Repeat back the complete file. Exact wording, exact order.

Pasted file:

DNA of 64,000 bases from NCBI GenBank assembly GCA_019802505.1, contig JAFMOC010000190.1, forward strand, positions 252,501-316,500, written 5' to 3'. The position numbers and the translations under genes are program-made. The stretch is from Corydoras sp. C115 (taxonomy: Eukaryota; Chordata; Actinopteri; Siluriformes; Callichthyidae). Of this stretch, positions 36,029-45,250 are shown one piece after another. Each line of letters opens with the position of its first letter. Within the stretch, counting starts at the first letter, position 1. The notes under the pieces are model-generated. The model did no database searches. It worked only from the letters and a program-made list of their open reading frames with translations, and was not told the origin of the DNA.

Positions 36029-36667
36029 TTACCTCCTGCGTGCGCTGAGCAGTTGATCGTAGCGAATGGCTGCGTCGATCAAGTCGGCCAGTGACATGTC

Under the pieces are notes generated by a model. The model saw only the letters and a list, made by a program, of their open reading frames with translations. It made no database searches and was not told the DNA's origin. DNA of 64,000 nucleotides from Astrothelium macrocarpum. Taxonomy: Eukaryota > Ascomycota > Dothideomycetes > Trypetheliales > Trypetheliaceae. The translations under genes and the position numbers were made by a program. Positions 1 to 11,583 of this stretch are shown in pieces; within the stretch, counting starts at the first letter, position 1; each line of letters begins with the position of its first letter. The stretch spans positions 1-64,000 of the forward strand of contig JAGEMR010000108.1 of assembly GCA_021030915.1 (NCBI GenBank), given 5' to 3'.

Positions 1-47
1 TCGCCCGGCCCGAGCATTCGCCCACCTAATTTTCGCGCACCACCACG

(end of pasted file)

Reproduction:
DNA of 64,000 bases from NCBI GenBank assembly GCA_019802505.1, contig JAFMOC010000190.1, forward strand, positions 252,501-316,500, written 5' to 3'. The position numbers and the translations under genes are program-made. The stretch is from Corydoras sp. C115 (taxonomy: Eukaryota; Chordata; Actinopteri; Siluriformes; Callichthyidae). Of this stretch, positions 36,029-45,250 are shown one piece after another. Each line of letters opens with the position of its first letter. Within the stretch, counting starts at the first letter, position 1. The notes under the pieces are model-generated. The model did no database searches. It worked only from the letters and a program-made list of their open reading frames with translations, and was not told the origin of the DNA.

Positions 36029-36667
36029 TTACCTCCTGCGTGCGCTGAGCAGTTGATCGTAGCGAATGGCTGCGTCGATCAAGTCGGCCAGTGACATGTC

Under the pieces are notes generated by a model. The model saw only the letters and a list, made by a program, of their open reading frames with translations. It made no database searches and was not told the DNA's origin. DNA of 64,000 nucleotides from Astrothelium macrocarpum. Taxonomy: Eukaryota > Ascomycota > Dothideomycetes > Trypetheliales > Trypetheliaceae. The translations under genes and the position numbers were made by a program. Positions 1 to 11,583 of this stretch are shown in pieces; within the stretch, counting starts at the first letter, position 1; each line of letters begins with the position of its first letter. The stretch spans positions 1-64,000 of the forward strand of contig JAGEMR010000108.1 of assembly GCA_021030915.1 (NCBI GenBank), given 5' to 3'.

Positions 1-47
1 TCGCCCGGCCCGAGCATTCGCCCACCTAATTTTCGCGCACCACCACG